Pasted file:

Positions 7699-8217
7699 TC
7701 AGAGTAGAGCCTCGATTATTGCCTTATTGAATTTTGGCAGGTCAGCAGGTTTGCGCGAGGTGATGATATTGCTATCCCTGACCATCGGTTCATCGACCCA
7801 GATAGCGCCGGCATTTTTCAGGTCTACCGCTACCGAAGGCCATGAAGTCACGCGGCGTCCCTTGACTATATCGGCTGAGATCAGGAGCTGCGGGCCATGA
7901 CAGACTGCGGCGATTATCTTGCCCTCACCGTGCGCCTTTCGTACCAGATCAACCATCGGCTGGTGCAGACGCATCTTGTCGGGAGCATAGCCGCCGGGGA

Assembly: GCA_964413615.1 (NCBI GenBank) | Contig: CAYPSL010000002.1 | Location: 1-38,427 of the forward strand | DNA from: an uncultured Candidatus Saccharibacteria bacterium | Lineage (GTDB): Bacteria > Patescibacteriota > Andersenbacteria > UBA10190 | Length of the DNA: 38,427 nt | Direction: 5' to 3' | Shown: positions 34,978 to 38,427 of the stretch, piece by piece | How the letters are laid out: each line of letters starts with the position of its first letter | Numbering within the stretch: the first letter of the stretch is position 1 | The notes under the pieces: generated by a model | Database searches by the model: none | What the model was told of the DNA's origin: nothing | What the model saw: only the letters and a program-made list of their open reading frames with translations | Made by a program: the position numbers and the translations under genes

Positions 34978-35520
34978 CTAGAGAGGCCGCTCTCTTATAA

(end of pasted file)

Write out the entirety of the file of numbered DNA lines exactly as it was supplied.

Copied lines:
Positions 7699-8217
7699 TC
7701 AGAGTAGAGCCTCGATTATTGCCTTATTGAATTTTGGCAGGTCAGCAGGTTTGCGCGAGGTGATGATATTGCTATCCCTGACCATCGGTTCATCGACCCA
7801 GATAGCGCCGGCATTTTTCAGGTCTACCGCTACCGAAGGCCATGAAGTCACGCGGCGTCCCTTGACTATATCGGCTGAGATCAGGAGCTGCGGGCCATGA
7901 CAGACTGCGGCGATTATCTTGCCCTCACCGTGCGCCTTTCGTACCAGATCAACCATCGGCTGGTGCAGACGCATCTTGTCGGGAGCATAGCCGCCGGGGA

Assembly: GCA_964413615.1 (NCBI GenBank) | Contig: CAYPSL010000002.1 | Location: 1-38,427 of the forward strand | DNA from: an uncultured Candidatus Saccharibacteria bacterium | Lineage (GTDB): Bacteria > Patescibacteriota > Andersenbacteria > UBA10190 | Length of the DNA: 38,427 nt | Direction: 5' to 3' | Shown: positions 34,978 to 38,427 of the stretch, piece by piece | How the letters are laid out: each line of letters starts with the position of its first letter | Numbering within the stretch: the first letter of the stretch is position 1 | The notes under the pieces: generated by a model | Database searches by the model: none | What the model was told of the DNA's origin: nothing | What the model saw: only the letters and a program-made list of their open reading frames with translations | Made by a program: the position numbers and the translations under genes

Positions 34978-35520
34978 CTAGAGAGGCCGCTCTCTTATAA